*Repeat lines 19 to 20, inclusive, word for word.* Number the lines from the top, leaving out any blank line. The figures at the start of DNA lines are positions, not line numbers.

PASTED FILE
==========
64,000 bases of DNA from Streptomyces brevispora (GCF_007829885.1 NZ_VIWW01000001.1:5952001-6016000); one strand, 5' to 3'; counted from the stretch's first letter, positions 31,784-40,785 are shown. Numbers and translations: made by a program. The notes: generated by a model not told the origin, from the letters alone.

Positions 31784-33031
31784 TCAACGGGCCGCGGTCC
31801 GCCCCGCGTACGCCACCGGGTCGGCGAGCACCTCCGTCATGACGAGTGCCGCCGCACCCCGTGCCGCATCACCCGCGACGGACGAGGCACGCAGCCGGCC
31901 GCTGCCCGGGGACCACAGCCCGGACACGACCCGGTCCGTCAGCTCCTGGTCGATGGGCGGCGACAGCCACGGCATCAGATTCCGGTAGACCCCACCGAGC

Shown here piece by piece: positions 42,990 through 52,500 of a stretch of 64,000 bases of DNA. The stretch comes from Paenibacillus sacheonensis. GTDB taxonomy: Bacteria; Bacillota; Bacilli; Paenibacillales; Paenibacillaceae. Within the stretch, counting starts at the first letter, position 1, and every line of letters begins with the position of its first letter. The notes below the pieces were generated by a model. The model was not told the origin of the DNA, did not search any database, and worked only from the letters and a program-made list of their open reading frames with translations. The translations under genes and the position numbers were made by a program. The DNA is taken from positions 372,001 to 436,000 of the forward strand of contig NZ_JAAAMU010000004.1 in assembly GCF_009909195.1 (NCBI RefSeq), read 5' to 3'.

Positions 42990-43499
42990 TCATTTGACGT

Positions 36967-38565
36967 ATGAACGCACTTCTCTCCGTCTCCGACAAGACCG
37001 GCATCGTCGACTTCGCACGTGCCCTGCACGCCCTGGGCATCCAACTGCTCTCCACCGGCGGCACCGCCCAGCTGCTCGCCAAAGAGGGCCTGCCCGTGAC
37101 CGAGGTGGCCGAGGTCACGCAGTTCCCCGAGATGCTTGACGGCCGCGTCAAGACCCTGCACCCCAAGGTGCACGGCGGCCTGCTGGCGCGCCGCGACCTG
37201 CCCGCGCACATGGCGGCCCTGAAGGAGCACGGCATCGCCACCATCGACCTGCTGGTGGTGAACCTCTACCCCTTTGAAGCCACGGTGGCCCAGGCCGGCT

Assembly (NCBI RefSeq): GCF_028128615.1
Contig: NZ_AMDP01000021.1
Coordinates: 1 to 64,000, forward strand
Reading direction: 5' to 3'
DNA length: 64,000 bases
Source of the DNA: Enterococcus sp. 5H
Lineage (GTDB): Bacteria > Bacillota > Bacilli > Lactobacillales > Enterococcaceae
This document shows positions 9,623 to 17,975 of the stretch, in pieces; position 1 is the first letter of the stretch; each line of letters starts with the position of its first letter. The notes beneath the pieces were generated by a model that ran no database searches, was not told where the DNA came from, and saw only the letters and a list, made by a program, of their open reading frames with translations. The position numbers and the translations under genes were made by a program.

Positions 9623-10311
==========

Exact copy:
Source of the DNA: Enterococcus sp. 5H
Lineage (GTDB): Bacteria > Bacillota > Bacilli > Lactobacillales > Enterococcaceae